Prosecutors want 13-year-old tried as adult

Florida middle school student held in fatal shooting of teacher

Another shocked community is trying to come to grips with a fatal shooting carried out by a teenager at school, an event which has become an all too frequent feature of life in America. This time the shooting took place in Lake Worth, Florida, a community of working class and middle class families.

Funeral services were held May 30 for Barry Grunow, a Lake Worth Middle School teacher who was shot by a seventh grader on May 26. Grunow, 35, leaves behind his wife Pam and two young children.

Nathaniel Brazill, 13, left school on the last day of classes, having been sent home for throwing water balloons. According to police accounts, he went home, got a .25-caliber handgun that he had taken from the home of a family friend a few days earlier, and returned to school on his bicycle. When Barry Grunow would not let Brazill into his classroom to speak to two students, Brazill fired a single shot, hitting him in the face. The shooting was witnessed by students and teachers and was recorded on the school's security cameras.

Students and teachers at the middle school were initially bewildered by the shooting. Nathaniel Brazill was an honor student with perfect attendance. He played in the school band. He had apparently been selected as a peer counselor for the next school year, to help advise fellow classmates with problems. Although Brazill had shown off the weapon used in the shooting to two students three days earlier, the teenagers didn't take it seriously because they didn't think he was the kind of student who would carry out a violent act.

However, as is often the case in such incidents, when one begins to look beneath the surface of the lives of those involved, disturbing details emerge. Nathaniel Brazill had a fascination with the military and weaponry. The Sunday following the shooting police investigators removed the teenager's personal computer from the family home. They also removed piles of handwritten notes and military-related web page printouts.

According to Brazill's mother, Polly Powell, her son wanted to pursue a career in law enforcement or the military, and was particularly interested in becoming a Secret Service agent. He also liked to play simulated fighter pilot games.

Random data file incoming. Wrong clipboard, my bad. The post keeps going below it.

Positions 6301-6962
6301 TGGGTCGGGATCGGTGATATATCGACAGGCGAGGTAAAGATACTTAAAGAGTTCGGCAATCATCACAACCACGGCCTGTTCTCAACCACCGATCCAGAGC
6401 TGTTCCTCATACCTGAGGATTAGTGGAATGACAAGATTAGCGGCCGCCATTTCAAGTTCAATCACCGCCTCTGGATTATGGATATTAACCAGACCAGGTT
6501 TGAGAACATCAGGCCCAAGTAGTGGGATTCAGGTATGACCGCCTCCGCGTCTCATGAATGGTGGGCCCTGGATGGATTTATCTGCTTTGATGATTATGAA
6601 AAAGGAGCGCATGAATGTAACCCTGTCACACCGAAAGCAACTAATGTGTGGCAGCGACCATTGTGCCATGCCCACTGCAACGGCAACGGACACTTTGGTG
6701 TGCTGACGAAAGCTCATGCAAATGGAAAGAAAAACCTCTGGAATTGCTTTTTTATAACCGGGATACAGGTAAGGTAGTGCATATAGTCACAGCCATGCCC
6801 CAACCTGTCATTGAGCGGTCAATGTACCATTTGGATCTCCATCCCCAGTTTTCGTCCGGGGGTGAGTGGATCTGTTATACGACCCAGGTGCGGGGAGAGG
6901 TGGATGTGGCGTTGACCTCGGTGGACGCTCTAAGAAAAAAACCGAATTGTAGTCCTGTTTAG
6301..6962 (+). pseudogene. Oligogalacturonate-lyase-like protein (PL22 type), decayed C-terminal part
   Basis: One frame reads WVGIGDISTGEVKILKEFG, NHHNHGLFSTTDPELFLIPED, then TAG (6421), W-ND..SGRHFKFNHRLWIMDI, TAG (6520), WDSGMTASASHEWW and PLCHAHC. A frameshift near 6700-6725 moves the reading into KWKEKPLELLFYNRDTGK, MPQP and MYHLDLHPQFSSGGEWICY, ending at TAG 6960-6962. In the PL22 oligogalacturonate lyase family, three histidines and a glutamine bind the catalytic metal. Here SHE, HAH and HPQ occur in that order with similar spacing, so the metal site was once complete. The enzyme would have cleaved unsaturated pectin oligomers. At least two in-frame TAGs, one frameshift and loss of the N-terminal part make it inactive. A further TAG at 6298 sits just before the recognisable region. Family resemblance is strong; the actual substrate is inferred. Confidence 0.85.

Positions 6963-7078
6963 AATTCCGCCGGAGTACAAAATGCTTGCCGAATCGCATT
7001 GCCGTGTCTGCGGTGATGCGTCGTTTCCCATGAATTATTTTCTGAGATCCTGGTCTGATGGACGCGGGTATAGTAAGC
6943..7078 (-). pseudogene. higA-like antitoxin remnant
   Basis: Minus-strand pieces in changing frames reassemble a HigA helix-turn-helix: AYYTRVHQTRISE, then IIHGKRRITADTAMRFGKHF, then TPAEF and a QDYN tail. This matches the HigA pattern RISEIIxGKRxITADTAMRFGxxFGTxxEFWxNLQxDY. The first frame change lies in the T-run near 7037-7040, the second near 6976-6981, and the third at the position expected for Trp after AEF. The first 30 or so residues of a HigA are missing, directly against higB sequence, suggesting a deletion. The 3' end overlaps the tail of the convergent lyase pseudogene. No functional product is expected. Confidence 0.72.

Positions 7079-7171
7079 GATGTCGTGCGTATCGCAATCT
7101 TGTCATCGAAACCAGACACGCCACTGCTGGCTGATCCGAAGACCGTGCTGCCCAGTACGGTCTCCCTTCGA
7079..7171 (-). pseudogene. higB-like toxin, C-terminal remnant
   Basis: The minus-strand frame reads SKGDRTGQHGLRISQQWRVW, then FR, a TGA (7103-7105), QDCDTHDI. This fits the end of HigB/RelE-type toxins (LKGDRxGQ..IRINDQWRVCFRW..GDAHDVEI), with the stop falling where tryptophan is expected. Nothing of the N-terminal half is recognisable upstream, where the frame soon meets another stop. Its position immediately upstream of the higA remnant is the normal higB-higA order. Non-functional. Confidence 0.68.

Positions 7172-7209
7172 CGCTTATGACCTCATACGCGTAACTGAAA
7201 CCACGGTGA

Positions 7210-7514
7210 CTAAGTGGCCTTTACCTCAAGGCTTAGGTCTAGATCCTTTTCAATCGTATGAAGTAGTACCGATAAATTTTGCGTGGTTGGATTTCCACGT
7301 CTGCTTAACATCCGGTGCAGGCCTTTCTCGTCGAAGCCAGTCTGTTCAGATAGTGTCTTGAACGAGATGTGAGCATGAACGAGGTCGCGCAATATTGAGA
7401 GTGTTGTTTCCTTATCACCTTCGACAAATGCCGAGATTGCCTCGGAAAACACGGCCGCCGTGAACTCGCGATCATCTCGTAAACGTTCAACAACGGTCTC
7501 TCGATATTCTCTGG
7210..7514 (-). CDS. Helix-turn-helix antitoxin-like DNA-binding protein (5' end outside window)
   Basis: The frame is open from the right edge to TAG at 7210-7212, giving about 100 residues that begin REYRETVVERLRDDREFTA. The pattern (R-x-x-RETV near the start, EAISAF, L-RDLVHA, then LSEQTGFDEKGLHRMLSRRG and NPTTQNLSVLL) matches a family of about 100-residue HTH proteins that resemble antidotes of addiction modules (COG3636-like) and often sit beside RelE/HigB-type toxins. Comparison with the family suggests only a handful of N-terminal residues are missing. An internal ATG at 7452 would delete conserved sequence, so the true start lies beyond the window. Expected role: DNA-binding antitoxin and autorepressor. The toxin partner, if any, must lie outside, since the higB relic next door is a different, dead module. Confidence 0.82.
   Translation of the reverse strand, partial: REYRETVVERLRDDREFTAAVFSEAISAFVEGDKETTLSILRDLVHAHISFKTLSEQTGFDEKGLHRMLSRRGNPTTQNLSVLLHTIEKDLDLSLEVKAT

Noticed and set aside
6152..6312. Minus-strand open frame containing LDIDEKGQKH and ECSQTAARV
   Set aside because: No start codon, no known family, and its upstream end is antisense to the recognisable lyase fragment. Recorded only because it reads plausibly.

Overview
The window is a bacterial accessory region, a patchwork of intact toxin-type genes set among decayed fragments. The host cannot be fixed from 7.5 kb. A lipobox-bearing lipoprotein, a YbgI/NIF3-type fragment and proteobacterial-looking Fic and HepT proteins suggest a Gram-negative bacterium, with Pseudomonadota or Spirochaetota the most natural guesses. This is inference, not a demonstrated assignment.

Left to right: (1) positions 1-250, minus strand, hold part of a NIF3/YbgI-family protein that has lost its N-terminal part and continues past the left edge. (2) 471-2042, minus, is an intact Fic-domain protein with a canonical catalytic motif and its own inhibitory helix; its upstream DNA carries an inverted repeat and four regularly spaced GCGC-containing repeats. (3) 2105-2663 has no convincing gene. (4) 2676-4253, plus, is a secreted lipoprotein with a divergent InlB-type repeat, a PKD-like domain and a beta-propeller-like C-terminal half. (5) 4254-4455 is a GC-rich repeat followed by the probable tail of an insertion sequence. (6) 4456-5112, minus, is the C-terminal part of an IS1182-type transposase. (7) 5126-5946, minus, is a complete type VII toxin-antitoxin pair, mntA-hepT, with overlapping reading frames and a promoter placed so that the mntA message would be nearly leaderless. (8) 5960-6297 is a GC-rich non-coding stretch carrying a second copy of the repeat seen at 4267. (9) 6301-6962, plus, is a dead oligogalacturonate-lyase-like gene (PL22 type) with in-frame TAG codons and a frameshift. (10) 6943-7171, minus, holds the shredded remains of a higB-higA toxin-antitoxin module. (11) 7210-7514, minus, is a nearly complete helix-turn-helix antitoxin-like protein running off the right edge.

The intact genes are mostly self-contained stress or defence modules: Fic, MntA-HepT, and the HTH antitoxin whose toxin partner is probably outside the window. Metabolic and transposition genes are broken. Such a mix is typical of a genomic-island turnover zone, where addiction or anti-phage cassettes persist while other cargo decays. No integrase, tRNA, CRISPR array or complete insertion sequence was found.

Although there is no direct evidence of abuse in the family, police have reported that there were 17 domestic incident reports in the last six years, mostly concerning arguments between Polly Powell and her husband, Marshall Powell, and her previous husband, Wainford Whitefield.

Polly Powell reported to police that the day of the shooting began as it often did. She left home before Nathaniel got up for school to travel to her job as assistant food services director of a Lake Worth retirement home. She was often required to leave by 6:30 a.m. She called him later to see that he was getting ready for school.

Like many of the parents whose children have been involved in school shootings, Nathaniel Brazill's parents were as shocked as the community by the actions of their child. “I was just numb,” Polly Powell commented. “It's too shocking to even imagine. The thought of your child, who you know you raised the best you can, has taken somebody's life.”

But parents don't raise their children in a vacuum. Children in America grow up in a society that is economically and socially polarized, and glorifies the private accumulation of vast fortunes at the expense of the majority of the population. The real violence takes place not on television and in video games, but in daily life—police shootings, state-sponsored executions, the prosecution of children as adults, the incarceration of 2 million in the nation's prisons and jails. The Clinton administration, which “problem-solves” around the world by dropping bombs, also set an example for the young Brazill.

In the wake of the shooting, teachers in the area expressed their frustration. One commented, “It's disconcerting, to say the least.... I mean, we didn't get into this profession to have to wrestle weapons away from people or dodge bullets. All we want to do is teach.” Teachers expressed the fear that students might respond violently to news that they wouldn't graduate, or not be promoted. It is a chilling commentary on society that teachers, the majority of whom enter the teaching profession out a desire to educate children, now fear that one of these children might snap and do them bodily harm.

The response of the authorities in this latest incident has been typical, turning a blind eye to the underlying social malaise that produces almost weekly eruptions of deadly violence. An investigation of the reasons why a seemingly well-adjusted teenager would turn homicidal, or any notion of his rehabilitation, are the farthest things from their minds.

Nathaniel Brazill has been charged with first-degree murder for the shooting death of Grunow, and is currently being held at the juvenile detention center in West Palm Beach. State Attorney Barry Krischer is asking that he be tried as an adult. A grand jury convening June 13 will decide whether to bring adult charges. If convicted as an adult the teenager would face life in prison without parole.

In a case in February 1999, prosecutor Krischer, in the name of “zero-tolerance” against school violence, pursued the prosecution of a 15-year-old mentally impaired Palm Beach County eighth-grader with an IQ of 58. The boy was charged with stealing $2 from a classmate's pocket for lunch money. He spent seven weeks—including the first Christmas since the death of his mother—in jail, much of that time in an adult facility. It was only after the national spotlight was cast on the case with a story by the CBS newsmagazine “60 Minutes” that the prosecutor dropped the charges. But 600 other juveniles, including some as young as 13 years old, are presently imprisoned alongside adults in Florida.